Today Mr. Arvay also has confirmed with me, yet again, that our legal strategy is not limited to the specific characteristics of the two plaintiffs, that additional plaintiffs can be added to the lawsuit should this ever be necessary, and that our aim has always been to include affidavits from people who span a range of differing characteristics.
An example of Canadian “willful blindness” – Don’t know if Isaac Brock covered this, but found this and nearly regurgitated the contents of my supper.
“B.C. Man Richard Brunt Tells U.S. Voters To Send Obama Our Way”
And of course the Vancouver Sun regurgitated that letter verbatim:
With the Obama-led signing into legislation of the Foreign Account Tax Compliance Act, targeting American expatriates and accidental citizens abroad, the Obama administration has unleashed hell on earth for millions of American expats around the world. Renunciations of United States Citizenship are increasing every quarter. And all because of one simple reason: He expects those who have to pay for those who don’t due to slacking off.
Evidently Mr. Richard Brunt of Victoria thinks that Obama is the best person in the entire world. Why not have him be our Prime Minister? I presume he’s completely out of his mind.
Having those who have money pay for those who aren’t willing to work will result in the haves feeling put-upon by the masses. Hell even those dual-citizen expatriates who are making $20,000 an year before taxes are being asked to provide for those who don’t want to work and sit around on welfare in the United States. “Pay my way for me, Pay for my kids, pay for my health-care!” Why do you think American expatriates are angry and renouncing their citizenships in droves. Nobody wants to pay for a slacker.
Look up “Angel Adams”.
It’s people like this that gives expatriates a bad impression. When expats making $20K-$65K working their butts off and then having to pay taxes in the home country that they’re living in, they don’t want to hear this kind of shit. Why should we have to pay for someone who is too damned lazy to get their asses off welfare and get a job? Even a McJob would help her situation more than sitting on her ass demanding that… “Someone’s gotta pay for me and my 15 kids.” No…nobody has to do a damned thing for you. Angel Adams.
Obama and the Democrats have painted expatriates as unpatriotic 1% tax cheaters feeding off the frenzy of the Occupy Wall Street Movements that spawned similar Occupy movements all over the world – headed by professional slackers who don’t have a job and have developed a portfolio of professional protesting while maligning hard-working individuals who are just trying to make ends meet.
If one wants to meet a cross-section of the expatriate community that these professional slacking scumbags want to malign as rich one-percenter tax cheats; take a look at the following: Google “Dual Canadian-American Citizens: We Are Not Tax Cheats.” These hard-working expatriates aren’t tax cheats, but you professional Occupy Wall Street and Occupy Vancouver slackers…ARE.
“We Are Not A Myth” Tumblr in answer to Robert Stack stating: Some claim that Americans living abroad will give up their U.S. citizenship because of liabilities and burdens created by FATCA. His answer:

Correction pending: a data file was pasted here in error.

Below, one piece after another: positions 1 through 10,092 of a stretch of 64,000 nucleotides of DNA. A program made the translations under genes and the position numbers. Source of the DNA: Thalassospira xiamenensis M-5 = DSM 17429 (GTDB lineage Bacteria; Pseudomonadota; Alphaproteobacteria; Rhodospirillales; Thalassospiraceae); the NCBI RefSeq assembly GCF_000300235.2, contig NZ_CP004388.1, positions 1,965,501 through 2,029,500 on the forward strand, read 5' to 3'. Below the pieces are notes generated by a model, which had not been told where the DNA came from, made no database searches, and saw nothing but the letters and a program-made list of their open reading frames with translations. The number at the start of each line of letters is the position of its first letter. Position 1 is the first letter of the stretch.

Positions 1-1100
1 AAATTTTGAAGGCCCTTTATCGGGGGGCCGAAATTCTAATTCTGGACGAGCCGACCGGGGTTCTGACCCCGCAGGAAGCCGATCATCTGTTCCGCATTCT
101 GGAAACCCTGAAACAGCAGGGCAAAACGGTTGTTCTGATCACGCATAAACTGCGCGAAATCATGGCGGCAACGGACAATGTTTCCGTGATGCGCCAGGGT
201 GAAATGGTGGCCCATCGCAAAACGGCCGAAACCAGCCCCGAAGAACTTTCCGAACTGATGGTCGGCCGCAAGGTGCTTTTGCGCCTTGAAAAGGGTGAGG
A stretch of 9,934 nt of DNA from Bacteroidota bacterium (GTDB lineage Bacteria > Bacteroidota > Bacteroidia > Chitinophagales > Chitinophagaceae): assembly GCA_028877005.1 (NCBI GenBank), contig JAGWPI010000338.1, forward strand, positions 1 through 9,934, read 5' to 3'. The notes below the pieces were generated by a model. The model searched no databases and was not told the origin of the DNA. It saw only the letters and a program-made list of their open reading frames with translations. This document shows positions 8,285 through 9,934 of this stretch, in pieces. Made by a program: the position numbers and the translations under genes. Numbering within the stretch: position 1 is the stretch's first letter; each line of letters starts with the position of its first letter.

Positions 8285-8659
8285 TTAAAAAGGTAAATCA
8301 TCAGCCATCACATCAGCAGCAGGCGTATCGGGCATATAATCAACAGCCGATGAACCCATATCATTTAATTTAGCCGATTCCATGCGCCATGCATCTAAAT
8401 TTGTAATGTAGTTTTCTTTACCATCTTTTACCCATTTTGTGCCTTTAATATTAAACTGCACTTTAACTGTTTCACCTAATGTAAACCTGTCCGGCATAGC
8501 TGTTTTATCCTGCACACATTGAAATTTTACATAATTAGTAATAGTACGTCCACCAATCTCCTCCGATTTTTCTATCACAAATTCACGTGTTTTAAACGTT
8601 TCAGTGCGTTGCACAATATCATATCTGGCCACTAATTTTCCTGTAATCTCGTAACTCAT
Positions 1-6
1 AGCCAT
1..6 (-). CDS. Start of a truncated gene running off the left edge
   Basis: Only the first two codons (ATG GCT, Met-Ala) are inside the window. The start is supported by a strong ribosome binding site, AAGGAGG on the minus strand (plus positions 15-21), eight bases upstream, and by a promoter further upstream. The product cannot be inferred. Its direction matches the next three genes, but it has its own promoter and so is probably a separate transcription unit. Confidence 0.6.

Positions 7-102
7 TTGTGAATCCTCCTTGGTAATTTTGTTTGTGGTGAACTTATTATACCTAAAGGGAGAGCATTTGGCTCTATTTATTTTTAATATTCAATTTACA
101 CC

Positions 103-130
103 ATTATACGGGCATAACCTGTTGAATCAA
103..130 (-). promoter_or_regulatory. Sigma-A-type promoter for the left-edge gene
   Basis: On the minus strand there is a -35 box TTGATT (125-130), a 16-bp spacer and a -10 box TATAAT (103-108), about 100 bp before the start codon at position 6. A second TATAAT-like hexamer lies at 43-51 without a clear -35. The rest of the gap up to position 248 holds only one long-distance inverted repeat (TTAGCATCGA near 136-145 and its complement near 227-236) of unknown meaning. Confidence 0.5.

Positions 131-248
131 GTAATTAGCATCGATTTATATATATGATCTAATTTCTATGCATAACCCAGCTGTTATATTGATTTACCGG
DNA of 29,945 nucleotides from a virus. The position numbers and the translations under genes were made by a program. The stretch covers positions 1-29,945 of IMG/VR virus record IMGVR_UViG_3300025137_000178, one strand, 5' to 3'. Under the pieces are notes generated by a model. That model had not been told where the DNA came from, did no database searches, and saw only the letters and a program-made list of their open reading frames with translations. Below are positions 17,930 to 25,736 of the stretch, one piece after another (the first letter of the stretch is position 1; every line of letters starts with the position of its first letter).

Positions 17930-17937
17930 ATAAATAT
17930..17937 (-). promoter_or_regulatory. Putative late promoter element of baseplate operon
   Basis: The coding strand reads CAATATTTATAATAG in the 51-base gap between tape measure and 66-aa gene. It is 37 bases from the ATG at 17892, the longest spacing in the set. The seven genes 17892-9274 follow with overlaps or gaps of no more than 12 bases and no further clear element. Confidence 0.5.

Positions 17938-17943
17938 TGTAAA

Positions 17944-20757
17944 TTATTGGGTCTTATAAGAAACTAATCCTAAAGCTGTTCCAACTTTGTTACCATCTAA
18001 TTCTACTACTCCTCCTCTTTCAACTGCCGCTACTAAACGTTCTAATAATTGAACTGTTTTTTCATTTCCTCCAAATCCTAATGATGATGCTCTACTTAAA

FATCA provisions impose no new obligations on U.S. citizens living abroad. Instead, FATCA’s withholding obligations fall on institutions making payments to FFIs, and the due diligence and reporting requirements fall on the FFIs themselves.
U.S. taxpayers, including U.S. citizens living abroad, are required to comply with U.S. tax laws. Individuals that have used offshore accounts to evade tax obligations may rightly fear that FATCA will identify their illicit activities. Yet a decision to renounce U.S. citizenship would not relieve these individuals of prior U.S. tax obligations, and might well create additional U.S. tax obligations for certain citizens and long-term residents who give up citizenship or residency.
Yet the IRS penalizes taxpayers with draconian penalties upwards of $100,000 for failure to file a form. Some have been assessed in excess of $450,000 on personal savings for retirement from working for 45 years at a job paying at best $16/hr. Do they really think that a regular working joe is using their off-shore accounts for illicit activities? Let’s be honest here. This is nothing but a money-grab.
And our Progressive Conservative government rolled over and decided to let US statutes take precedence over Canadian Law in Canada by instituting an intergovernmental agreement (IGA) between Canada and the United States to let the IRS take precedence over the CRA.
And that is why most expats who have some indicia of US ties whether by accident of birth or by marriage to a US citizen are pissed off as hell at the United States, at Obama, and at Stephen Harper
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Obama budget defeated.
The budget that some pinned hopes on and one yes vote shows what was said upfront — that there was little chance of the budget proposal passing. There will be no magic bullet that will solve US citizenship-based taxation consequences for all that the US defines as US citizens for taxation purposes.
If we all share our stories with the Senate Finance Committee, we may be better heard. If we get behind litigation so our rights are not trashed, we will be heard. More of us must come together in a louder voice and full support with our hard-earned and taxed in other countries — in Canada at http://www.adcs-adsc.ca/.
Complacency is not an option in this effort and many others: http://www.cbc.ca/news/politics/cbc-asks-many-canadians-distrustful-of-federal-politics-poll-indicates-1.3005779.